At this point, value 310 is within mobile device 300 as an image rather than as alphanumeric data. The image data can be sent to computer 102 or another computing device for further processing, transfer, or storage. Processing may also be performed on mobile device 300. Software within mobile device 300, or on computer 102, transforms the captured image of display 120 into alphanumeric information. By recognizing previously identified visual characteristics, or by using optical processing logic, multiple pieces of alphanumeric information can be recognized by the software on mobile device 300 (or computer 102) and extracted from the obtained image. The alphanumeric data is then saved on computer 102 or mobile device 300, although saving on mobile device 300 may be very short lived if the data is transmitted away from mobile device 300 and not needed thereon.

Once extracted, data saved on mobile device 300 can be transmitted to computer 102, 202 for further processing, transfer, or storage. If mobile device 300 is a camera phone, data is uploaded to computer 102 via the wireless communication band utilized by the phone or by making a wired connection between the phone and computer 102. Embodiments are envisioned where values are automatically wirelessly uploaded to computer 102 when obtained and processed. The software within mobile device 300 is provided with instructions on where to send the data. The data can be sent to a location where software 102 can access the data, either immediately or after a delay.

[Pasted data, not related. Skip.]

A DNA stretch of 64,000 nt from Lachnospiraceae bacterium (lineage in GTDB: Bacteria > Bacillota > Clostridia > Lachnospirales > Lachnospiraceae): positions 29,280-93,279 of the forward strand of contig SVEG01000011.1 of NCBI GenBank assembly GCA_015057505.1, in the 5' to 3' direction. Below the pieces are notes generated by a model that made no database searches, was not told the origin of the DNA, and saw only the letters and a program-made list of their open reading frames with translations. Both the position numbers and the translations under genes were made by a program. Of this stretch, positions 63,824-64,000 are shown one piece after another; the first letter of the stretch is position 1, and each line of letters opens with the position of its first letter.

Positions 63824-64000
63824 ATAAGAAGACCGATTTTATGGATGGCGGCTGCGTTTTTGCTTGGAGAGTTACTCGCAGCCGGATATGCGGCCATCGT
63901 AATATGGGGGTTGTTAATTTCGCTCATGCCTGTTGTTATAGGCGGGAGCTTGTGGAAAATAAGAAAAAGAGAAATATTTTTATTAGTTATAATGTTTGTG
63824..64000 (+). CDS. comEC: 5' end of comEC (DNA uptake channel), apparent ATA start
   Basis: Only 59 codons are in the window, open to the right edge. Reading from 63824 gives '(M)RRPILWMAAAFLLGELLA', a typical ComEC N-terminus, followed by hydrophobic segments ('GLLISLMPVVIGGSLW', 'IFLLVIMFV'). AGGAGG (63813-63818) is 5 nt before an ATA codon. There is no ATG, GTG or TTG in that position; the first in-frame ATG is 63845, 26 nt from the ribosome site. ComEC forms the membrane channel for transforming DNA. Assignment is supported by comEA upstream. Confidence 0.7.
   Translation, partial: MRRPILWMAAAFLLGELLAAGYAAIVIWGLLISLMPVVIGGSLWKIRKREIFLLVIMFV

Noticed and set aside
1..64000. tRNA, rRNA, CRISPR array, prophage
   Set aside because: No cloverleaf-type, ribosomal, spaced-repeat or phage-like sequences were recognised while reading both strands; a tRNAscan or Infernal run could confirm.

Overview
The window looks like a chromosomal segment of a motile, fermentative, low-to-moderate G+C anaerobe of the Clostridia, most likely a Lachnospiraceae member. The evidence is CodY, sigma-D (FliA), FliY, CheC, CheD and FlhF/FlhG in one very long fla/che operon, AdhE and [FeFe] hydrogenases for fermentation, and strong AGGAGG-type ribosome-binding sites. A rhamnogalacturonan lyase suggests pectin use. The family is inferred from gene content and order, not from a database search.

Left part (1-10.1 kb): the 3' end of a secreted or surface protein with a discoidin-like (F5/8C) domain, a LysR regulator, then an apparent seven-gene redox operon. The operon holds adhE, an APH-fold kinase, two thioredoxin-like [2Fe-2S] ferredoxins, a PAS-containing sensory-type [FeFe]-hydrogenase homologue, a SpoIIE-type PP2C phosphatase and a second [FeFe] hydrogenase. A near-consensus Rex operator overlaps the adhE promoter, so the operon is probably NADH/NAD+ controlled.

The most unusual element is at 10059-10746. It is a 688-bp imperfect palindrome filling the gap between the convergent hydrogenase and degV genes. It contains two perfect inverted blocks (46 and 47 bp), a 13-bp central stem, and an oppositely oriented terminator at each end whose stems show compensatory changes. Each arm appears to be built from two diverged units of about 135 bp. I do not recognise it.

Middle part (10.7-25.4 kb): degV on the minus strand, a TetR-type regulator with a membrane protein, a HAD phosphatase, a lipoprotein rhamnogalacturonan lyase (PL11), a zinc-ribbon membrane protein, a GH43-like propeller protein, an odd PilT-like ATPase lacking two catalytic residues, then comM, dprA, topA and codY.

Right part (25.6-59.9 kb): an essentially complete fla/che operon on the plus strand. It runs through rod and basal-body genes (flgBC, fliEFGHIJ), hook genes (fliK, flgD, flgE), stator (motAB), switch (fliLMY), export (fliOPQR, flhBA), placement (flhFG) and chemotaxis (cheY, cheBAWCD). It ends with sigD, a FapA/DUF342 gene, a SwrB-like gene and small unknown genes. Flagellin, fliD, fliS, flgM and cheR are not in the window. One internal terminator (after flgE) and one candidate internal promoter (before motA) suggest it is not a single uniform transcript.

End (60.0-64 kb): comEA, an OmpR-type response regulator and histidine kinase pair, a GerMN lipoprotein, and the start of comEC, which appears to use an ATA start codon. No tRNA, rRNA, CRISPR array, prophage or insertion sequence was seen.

If mobile device 300 is a webcam coupled to computer 102, computer 102 has the image recognition software thereon and processes the image. If mobile device is a digital camera, computer 102 likewise has the image recognition software thereon and processes the image once the image is uploaded to computer 102. Alternatively, computer 102 can obtain an image from a webcam or camera, and then transfer the image to computer 202 for processing.

Accordingly, health management device 104 is able to electronically transmit trusted data to computer 102 when IR transmission, or another desired transmission method, is not compatible with the hardware of the user. The extracted alphanumeric data is subsequently saved on computer 102. Furthermore, the alphanumeric data may be transmitted to computer 202 and saved there as well.

While data obtained from processed images is discussed as being sent from mobile device 300 to computer 102 and from computer 102 to computer 202, it should be appreciated that data can also flow in the opposite direction. Additionally, while the specification has discussed transmitting the alphanumeric data or the image data, it should also be appreciated that both can be sent together for later verification or other purposes.

While this invention has been described as having an exemplary design, the present invention may be further modified within the spirit and scope of this disclosure. This application is therefore intended to cover any variations, uses, or adaptations of the invention using its general principles. Further, this application is intended to cover such departures from the present disclosure as come within known or customary practice in the art to which this invention pertains.